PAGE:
Summary: The contest between David and Goliath is a type of the battle between the Believer and Satan. David was prepared to go out on a limb for God. Are we?
We all know well the story of David and Goliath; it’s one we grew up with from Sunday School. It’s a story which catches a popular vein. It’s the story of the underdog winning, winning against the seeming odds. We probably all have some feeling for the underdog, say in a sporting event, and enjoy seeing the supposed champion of champions knocked off his pedestal, though woe-betide any foot-balling minnow who should triump against the odds against England in the World Cup!
We join the story as it were in verse 32, but let’s just remind ourselves and set the scene. Goliath is a Philistine giant, he’s over 9 feet tall, he has a massive suit or chain-mail armour, and a spear of mind-blowing size. He had come out against the Israelites with a challenge. “If anyone can defeat me one-to-one, we will be your servants, but if I win, you will be our servants” To the Israelites and to Saul, their king, this looked like a lose-lose situation. What hope had any of their warriors against such a one as Goliath?
David on the other hand when Goliath’s challenge comes to his idea had had other thoughts.
In verse 26: And David said to the men who stood by him, "What shall be done for the man who kills this Philistine and takes away the reproach from Israel? For who is this uncircumcised Philistine, that he should defy the armies of the living God?"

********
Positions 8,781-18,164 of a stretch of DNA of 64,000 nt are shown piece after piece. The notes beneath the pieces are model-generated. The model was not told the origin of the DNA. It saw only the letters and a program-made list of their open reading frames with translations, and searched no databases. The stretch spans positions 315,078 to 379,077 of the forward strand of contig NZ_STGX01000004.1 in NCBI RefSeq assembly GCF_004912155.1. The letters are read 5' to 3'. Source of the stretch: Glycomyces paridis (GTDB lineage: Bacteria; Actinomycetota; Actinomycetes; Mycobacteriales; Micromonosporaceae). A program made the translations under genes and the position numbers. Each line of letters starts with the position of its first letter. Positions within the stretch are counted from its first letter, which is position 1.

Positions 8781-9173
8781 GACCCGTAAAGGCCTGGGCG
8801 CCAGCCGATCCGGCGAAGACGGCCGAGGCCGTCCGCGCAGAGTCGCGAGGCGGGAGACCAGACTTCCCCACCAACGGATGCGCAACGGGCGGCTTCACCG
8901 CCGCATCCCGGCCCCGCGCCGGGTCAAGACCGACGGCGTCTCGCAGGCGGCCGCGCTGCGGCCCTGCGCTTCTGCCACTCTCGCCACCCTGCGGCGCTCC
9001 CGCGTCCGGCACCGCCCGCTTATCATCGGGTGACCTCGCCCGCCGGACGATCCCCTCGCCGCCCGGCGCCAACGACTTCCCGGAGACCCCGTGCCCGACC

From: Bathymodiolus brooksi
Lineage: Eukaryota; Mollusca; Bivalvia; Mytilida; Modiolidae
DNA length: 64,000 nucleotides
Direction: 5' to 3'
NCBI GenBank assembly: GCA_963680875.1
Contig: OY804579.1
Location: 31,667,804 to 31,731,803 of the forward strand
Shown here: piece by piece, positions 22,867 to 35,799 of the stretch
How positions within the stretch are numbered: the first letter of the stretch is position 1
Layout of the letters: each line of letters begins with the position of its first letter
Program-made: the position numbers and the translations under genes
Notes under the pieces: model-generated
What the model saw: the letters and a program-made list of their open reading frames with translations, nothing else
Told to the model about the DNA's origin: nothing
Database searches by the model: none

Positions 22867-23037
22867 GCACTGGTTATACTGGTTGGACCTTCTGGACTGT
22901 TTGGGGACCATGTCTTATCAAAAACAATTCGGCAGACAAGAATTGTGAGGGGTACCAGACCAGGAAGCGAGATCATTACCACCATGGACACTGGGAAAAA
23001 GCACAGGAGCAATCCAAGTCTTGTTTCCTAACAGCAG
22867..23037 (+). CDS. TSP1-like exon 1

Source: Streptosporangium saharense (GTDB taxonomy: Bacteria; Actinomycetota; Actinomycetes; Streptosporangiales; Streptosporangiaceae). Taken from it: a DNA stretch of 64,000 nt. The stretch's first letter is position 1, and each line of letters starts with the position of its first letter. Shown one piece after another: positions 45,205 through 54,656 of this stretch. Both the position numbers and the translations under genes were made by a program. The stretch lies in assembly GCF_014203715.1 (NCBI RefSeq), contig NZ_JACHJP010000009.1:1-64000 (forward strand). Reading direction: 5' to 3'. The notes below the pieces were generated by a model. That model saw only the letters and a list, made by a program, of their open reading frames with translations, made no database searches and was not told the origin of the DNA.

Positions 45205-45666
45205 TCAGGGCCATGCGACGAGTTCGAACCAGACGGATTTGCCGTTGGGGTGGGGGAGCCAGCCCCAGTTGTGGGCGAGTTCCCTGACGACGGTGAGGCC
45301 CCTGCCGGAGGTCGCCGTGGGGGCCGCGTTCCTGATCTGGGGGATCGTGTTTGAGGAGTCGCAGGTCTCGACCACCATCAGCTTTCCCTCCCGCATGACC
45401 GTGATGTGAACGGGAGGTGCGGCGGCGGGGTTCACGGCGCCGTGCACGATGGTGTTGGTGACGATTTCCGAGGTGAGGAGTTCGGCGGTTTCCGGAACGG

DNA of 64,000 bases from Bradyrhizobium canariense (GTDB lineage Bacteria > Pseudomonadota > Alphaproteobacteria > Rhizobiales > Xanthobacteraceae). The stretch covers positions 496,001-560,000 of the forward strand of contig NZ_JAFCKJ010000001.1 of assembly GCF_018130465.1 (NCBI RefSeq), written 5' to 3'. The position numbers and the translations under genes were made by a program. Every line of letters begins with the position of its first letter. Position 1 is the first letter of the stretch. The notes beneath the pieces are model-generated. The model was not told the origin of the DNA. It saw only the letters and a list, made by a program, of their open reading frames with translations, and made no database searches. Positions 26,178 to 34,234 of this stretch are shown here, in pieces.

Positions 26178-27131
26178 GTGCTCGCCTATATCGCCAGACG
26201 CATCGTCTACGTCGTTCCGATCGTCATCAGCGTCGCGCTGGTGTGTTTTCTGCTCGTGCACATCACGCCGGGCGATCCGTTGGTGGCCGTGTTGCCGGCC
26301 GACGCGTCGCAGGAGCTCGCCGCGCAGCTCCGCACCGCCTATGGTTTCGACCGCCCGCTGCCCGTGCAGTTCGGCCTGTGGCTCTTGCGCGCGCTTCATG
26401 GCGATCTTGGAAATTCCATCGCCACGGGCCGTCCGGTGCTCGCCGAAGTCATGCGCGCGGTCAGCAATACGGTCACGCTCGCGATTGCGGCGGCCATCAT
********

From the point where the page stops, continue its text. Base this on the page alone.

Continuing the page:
Then in verse 32: And David said to Saul, "Let no man’s heart fail because of him. Your servant will go and fight with this Philistine."
Clearly, David saw the challenge of Goliath from a very different perspective to the rest of the Israelites, differently from the King. The key to David’s understanding of the situation lies in those words: “For who is this uncircumcised Philistine, that he should defy the armies of the living God?"
David saw everything from God’s perspective and not from that of human understanding; of human wisdom. Humanly, yes, David had no hope against such a mighty warrior. Yet David knew a truth that only the great men of God in the Old Testament had known: “The battle is the Lord’s”. God would not let his Name or his people to suffer such humiliation- though he did at a later time when they turned their back on their God.
But the first lesson that we would draw from this morning’s reading is that, because he trusted in his
God, David would be true to himself. We see this when Saul, concerned at David’s seeming idiocy tries to provide him with some protection In verse 38 we read: Then Saul clothed David with his armour. He put a helmet of bronze on his head and clothed him with a coat of mil.
Can you imagine David, five foot nothing going out clanking in a suit of armour ten sizes too big and let and hindered. No: David knew his skill with sling and stone. It may sound a small thing, but are we always true to ourselves; true to the person God has made us, with the skills he has given us. Let us not insult God by thinking someone else’s skills will see us in better
The second lesson there is to learn- and in a sense it’s an obvious one once we sit back and think of the situation is that David was prepared to go out on a limb for God. As he walked out to meet Goliath, did no shudder of fear or doubt not go through him. He was going where no one else had dared to go.